Congratulations to “The Sing-Off.” NBC’s a cappella TV competition has accomplished what “American Idol” hasn’t been able to pull off in its 12 previous seasons: Putting together a consistently entertaining live concert tour.
The inaugural Sing-Off Tour delivered a winning show Friday night at sold-out Mill City Nights in the hometown of Season 4 winners Home Free.
The smartly conceived, two-hour concert featured Home Free and two other “The Sing-Off” competitors, VoicePlay from Orlando and the Filharmonic from Los Angeles. The 32-city tour is visiting nightclubs and theaters, which makes more sense than "American Idol" essaying arenas with a cast of singers who've never been onstage in such big venues before.
The three "Sing-Off" groups performed all together (the closing, reverent reading of Leonard Cohen’s “Hallelujah” without microphones was a highlight), in “ultimate” face-offs with another group as they traded verses on the same song, and their own individual sets. Plus the beat boxers from all three ensembles teamed up for a percussion showcase.
Although Mill City Nights felt intimate, it seemed odd to see this kind of a show in a club (with most of the audience standing) rather than a theater (with the audience sitting).
Here are a few thoughts about each of the ensembles.
The Twin Cities quintet proved why they deserved to win the TV competition. They are creative as vocalists and entertainers. And they kept the young women screaming as if they were watching a boy band.
Doing a truncated version of their own concert, the country-leaning Home Free did a silly guilty pleasures segment (featuring mostly bubblegum pop hits like “Call Me Maybe” and “Friday”) as well as their “Sing-Off” signature moment, Johnny Cash’s “Ring of Fire.”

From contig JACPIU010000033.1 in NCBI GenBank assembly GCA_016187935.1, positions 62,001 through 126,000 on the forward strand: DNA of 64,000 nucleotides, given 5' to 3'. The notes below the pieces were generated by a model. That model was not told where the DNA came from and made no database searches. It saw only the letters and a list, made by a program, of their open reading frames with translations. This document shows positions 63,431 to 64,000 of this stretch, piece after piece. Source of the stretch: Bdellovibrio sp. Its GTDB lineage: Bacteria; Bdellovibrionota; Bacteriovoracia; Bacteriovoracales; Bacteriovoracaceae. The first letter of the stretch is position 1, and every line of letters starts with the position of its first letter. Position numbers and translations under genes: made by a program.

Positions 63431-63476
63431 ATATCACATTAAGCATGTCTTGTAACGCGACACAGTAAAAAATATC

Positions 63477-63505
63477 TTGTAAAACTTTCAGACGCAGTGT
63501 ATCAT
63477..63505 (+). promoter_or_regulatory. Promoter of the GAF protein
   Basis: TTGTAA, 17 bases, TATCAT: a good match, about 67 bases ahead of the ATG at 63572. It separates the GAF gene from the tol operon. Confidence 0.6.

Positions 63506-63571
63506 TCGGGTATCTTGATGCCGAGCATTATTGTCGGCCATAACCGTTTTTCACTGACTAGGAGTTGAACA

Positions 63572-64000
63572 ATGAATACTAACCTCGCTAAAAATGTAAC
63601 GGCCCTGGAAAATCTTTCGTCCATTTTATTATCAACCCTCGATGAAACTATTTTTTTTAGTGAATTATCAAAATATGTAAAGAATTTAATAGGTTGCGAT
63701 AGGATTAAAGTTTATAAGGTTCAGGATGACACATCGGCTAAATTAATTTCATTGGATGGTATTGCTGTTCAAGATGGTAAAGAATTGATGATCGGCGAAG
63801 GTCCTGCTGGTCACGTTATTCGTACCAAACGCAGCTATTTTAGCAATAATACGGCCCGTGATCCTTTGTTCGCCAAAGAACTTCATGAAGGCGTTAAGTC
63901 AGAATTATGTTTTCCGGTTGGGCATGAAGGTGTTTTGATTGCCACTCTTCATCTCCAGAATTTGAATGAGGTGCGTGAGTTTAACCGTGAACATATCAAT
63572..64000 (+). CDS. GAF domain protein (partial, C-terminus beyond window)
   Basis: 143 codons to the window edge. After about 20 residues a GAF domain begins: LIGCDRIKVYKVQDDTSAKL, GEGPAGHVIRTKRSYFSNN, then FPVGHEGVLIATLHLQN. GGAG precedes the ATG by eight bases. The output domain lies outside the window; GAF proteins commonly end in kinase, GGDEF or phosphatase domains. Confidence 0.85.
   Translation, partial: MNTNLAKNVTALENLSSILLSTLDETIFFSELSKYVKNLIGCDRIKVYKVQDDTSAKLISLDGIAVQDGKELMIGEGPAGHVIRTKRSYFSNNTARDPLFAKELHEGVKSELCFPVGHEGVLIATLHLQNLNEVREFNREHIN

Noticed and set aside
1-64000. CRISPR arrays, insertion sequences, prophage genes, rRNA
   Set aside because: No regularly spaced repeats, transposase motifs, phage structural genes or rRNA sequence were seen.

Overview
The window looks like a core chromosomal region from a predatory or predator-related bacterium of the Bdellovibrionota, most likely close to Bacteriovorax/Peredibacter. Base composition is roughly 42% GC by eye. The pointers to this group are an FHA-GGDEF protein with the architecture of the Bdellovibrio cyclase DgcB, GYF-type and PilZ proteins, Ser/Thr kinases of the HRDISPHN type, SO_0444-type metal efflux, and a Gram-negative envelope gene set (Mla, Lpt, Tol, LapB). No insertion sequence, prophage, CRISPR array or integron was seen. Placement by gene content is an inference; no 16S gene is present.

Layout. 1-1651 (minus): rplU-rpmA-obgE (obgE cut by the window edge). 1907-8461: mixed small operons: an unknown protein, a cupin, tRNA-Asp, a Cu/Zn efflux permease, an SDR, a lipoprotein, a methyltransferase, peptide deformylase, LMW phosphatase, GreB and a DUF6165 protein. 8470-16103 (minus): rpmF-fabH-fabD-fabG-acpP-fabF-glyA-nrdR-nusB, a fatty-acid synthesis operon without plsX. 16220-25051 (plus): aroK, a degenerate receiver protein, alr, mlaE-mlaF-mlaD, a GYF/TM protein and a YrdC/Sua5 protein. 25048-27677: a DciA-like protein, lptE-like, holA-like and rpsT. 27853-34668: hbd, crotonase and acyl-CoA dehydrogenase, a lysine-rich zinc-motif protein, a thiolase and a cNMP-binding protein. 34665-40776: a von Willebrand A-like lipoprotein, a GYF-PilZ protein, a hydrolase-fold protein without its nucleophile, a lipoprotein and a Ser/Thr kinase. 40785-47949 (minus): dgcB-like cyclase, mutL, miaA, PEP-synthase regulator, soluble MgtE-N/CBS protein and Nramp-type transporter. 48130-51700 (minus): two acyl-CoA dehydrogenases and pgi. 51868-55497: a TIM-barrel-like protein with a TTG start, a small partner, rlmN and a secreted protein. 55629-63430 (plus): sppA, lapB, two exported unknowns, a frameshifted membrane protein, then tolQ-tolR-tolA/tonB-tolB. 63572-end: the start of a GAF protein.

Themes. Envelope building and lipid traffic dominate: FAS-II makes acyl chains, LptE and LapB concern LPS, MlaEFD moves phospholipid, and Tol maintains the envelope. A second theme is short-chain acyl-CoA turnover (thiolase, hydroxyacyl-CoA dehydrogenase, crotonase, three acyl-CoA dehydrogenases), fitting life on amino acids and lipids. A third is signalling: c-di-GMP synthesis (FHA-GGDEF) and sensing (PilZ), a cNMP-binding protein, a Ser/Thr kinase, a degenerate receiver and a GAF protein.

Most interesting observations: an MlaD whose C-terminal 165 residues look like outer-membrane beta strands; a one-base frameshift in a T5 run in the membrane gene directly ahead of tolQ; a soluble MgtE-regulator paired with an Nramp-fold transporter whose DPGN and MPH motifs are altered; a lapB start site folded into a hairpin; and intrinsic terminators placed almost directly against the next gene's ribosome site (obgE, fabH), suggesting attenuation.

There was a bit of a personnel change. Gone was Honey, the woman the long-time Orlando quintet recruited for “The Sing-Off.” Instead, joining VoicePlay on a few numbers Friday was Amani, the frizzy-haired vocal powerhouse who sang with Ten, runners-up on “The Sing-Off.” She showed a high, piercing soprano, a nice touch that made VoicePlay stand out on Friday – especially since she was the only woman in the show.
VoicePlay had a sense of drama both in the theatrical sense and the musical sense. That was evident in a bit where the five guys sat in an imaginary vehicle and acted like they were going on a road trip. Quick, clever and resourceful, they did various sound effects (from locking the door to revving the engine), kept changing the radio stations and ended up with the age-old and ageless bit of passing gas, which, of course, led the offending person to sing Chicago’s “Hard to Say I’m Sorry.”
These young guys, ages 20 to 27, showed lots of energy and a fun sense of choreography. They lacked a stand-out lead singer; in fact, a couple of the singers who took leads had very similar voices. But the six vocalists, all wearing white,had the kind of fresh, versatile repertoire of hits that elicited girlish screams.